It’s always satisfying to see my work incorporated as part of a larger design plan, whether it’s for a website, annual report, or subway ad!
This summer I had the great joy to help out as a photobooth photographer for Big Brothers Big Sisters Toronto. What a fantastic organization. They had a wonderful pirate picnic at Centre Island. I had so much fun - it’s so great to see how life-enriching the program is for both the bigs and the littles. Here’s just a little taste of the day.
Wanting to inject some new work and energy into my portfolio, and poking around the internet for some inspiration, I stumbled upon this illustrator: http://sebastienthibault.com/
He lives in Montreal and does illustration for the New York Times, The Walrus, The Atlantic… I want my images to communicate the way his do. With economy and grace.
As I’ve been learning more about manipulating images in Photoshop, I am so fascinated by magical potential of pixels. For me, building a composite image is like solving a super-fun puzzle. Because people look at a photograph expecting reality, as photographers we are innocent until proven guilty!
I love the way something as simple as a correctly placed shadow can make realism slide into place. I have yet to achieve true competency with this technique, but it’s a goal.
It’s so amazing to work at the level of 1, 5, 10 pixels, and then witness the illusion. There is powerful potential in this kind of work, and you know what they say about power = responsibility.
I found this Wiki definition of unbewusster schluss, a German term which translates as “unconscious inference”. It describes an “involuntary, pre-rational and reflex-like mechanism which is part of the formation of visual impressions”. This phenomenon can be applied to still images, but can also refer to a convincing theatrical performance. “The mechanism follows its own rule and thus wields an imperious mastery over the human mind.”
I have very little formal education in design, so I’ve been doing a bit of light research into visual logic. This paragraph is pretty cool, though dense (or maybe it’s me that’s dense):
On the flipside, this website has some pretty straightforward tips for achieving realism in Photoshop. I’ll wrap this up with the assignment that inspired this post. At Humber, there is a second year project that requires each student to buy a toy car, shoot it in the studio, and place it in an environment. It was a fun little challenge. Here’s the 2 images I combined:
… and here’s the final image.
I took a risk and didn’t book a model for a shoot in the studio at school. I pre-lit with a fairly safe lighting set-up and then once I was ready, I strolled the halls for 5 or 10 minutes, face-hunting. I’m pretty sure I looked a bit odd, peering appraisingly at everyone I passed.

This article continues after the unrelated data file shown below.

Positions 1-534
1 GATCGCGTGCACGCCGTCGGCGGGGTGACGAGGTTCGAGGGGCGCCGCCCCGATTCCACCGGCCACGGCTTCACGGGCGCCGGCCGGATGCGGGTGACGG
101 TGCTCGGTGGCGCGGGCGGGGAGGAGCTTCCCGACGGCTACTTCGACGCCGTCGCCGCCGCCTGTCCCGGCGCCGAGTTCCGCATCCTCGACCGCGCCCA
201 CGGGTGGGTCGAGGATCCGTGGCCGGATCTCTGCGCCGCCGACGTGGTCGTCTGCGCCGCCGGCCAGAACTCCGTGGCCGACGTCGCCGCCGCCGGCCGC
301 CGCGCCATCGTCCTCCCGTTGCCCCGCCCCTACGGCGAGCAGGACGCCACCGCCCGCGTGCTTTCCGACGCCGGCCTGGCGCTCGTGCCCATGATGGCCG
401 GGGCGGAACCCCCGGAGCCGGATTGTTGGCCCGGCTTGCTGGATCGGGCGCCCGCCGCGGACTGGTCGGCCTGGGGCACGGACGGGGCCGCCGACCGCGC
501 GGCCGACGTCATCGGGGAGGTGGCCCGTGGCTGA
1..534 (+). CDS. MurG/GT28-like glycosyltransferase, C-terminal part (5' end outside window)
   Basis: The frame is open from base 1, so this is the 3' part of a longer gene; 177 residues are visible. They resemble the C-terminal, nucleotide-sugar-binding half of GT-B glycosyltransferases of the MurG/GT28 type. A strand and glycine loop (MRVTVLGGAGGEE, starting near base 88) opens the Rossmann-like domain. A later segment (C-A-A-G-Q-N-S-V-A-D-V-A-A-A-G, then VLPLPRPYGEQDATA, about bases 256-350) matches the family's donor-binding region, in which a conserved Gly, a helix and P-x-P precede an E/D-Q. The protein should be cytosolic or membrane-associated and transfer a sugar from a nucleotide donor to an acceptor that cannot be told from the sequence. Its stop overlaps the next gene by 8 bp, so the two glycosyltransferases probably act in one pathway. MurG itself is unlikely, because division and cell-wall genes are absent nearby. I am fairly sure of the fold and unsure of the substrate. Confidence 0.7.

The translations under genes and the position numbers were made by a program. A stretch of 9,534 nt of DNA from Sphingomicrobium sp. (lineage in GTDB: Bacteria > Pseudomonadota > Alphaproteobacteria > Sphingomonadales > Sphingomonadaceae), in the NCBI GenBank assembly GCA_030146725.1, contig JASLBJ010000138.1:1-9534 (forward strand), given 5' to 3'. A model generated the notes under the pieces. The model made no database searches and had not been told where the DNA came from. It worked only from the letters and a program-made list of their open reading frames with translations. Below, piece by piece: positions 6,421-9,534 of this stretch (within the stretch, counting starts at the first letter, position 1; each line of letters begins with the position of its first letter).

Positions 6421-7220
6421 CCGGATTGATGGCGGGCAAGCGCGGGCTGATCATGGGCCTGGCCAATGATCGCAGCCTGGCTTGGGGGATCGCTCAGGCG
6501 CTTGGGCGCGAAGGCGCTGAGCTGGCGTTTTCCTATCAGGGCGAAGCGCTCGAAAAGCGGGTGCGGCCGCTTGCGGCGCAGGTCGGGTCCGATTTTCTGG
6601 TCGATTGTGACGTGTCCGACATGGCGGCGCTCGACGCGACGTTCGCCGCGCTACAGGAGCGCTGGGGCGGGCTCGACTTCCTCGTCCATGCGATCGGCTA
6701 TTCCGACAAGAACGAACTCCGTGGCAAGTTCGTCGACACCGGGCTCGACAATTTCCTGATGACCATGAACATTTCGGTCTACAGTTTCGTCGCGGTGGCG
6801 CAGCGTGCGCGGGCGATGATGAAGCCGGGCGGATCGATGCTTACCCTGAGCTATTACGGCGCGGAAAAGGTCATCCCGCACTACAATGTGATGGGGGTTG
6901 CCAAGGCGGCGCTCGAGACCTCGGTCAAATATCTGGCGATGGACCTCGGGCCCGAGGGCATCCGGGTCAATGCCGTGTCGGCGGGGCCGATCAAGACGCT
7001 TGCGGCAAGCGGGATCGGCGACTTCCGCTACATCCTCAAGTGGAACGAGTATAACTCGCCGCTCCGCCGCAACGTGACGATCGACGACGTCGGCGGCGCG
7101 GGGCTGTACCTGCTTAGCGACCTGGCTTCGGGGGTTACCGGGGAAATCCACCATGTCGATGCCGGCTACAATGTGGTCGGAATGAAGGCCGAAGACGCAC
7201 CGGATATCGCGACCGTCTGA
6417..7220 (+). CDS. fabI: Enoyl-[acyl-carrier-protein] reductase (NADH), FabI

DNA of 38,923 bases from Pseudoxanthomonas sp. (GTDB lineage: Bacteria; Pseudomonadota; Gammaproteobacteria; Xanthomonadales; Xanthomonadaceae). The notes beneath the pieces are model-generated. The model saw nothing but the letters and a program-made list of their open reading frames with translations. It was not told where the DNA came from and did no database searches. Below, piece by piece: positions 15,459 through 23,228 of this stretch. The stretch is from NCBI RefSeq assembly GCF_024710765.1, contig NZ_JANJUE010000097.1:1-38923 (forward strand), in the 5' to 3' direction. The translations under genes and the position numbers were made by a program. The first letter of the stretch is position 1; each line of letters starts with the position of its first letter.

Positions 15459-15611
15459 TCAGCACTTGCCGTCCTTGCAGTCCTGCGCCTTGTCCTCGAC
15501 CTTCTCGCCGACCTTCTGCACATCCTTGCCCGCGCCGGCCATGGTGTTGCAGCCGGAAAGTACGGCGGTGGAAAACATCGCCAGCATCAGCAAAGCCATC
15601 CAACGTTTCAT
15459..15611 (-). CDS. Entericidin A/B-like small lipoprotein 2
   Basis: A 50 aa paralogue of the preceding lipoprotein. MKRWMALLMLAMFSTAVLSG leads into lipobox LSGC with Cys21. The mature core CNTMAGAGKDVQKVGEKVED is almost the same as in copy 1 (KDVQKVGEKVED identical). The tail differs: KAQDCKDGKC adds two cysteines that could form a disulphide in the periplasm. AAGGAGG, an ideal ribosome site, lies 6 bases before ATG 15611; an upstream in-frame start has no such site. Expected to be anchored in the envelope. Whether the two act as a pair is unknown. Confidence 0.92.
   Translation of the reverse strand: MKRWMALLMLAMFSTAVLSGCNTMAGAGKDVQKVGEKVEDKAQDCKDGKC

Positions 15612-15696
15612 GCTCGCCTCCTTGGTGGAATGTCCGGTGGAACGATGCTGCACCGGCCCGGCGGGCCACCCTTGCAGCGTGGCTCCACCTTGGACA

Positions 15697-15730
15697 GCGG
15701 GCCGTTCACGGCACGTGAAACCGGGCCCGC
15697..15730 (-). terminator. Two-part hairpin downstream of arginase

When I saw Jerome, I didn’t hesitate. He’s the Executive Chef for the catering company that serves Humber.
That’s why he has the tallest hat.
This is a video project I worked on in December with my dancer friend Mathilde and my in-house audio guy, Lu Slone. I was learning Premiere at the time, and this provided the perfect opportunity to explore the program. I may have gone a bit overboard, but I’ve always had trouble with moderation…
Previous to the shoot, I asked Mathilde for a song suggestion. She chose “Balcasio” by Balkan Beat Box. Then she came to the studio and danced to the same song, over and over, while I filmed. I was so impressed with her spontaneity and presence. I also recorded her speaking a bit about her experience as a dancer, her relationship with movement and audience. Lu took this material and wove it into the fabric of the piece in a beautiful way.
Motion has only recently been introduced into the curriculum at Humber, but I feel lucky to have been pushed to explore the medium, and I’m really looking forward to creating more video projects. My next goal: learn to animate titles using After Effects! I think the titles are the weakest link in this piece.
I just love collaborating with talented folks.
Welcome to HZD’s blog!
Here you’ll find whatever I’m in the mood to share… updates, scraps of things that I’m working on, images that I really like but can’t exactly say why…
I’m a Nova Scotian transplant, living in Toronto. I visit the briny coast when I can, and while I’m usually squeezing every drop of love out of my people, sometimes I escape with a camera.
So here are some images from the last year, all taken in Nova Scotia. Feel that ocean breeze! Avoid the dead seal!
This past December, Mom and I went for a walk at Duncan’s Cove. We had a really lively conversation, which I vividly remember when I look at these photos.
In the summer, I visited the farm where my brother was living. He’s a barnyard soul. Every time I see him, Morgan has some eccentric new hobby, and this time it’s a potentially lethal hunk of metal that he gracefully flings around at the end of a rope. In case you were wondering about that last photo.
My dear old friend Alex and his gf Nina paid me a visit. I took them to East Pine Lake, where we went skinnydipping in the misty morning, and avoided scraping our knees (and other parts) on the unforgiving granite.
The great lakes just don’t do it for me like the ocean do it for me.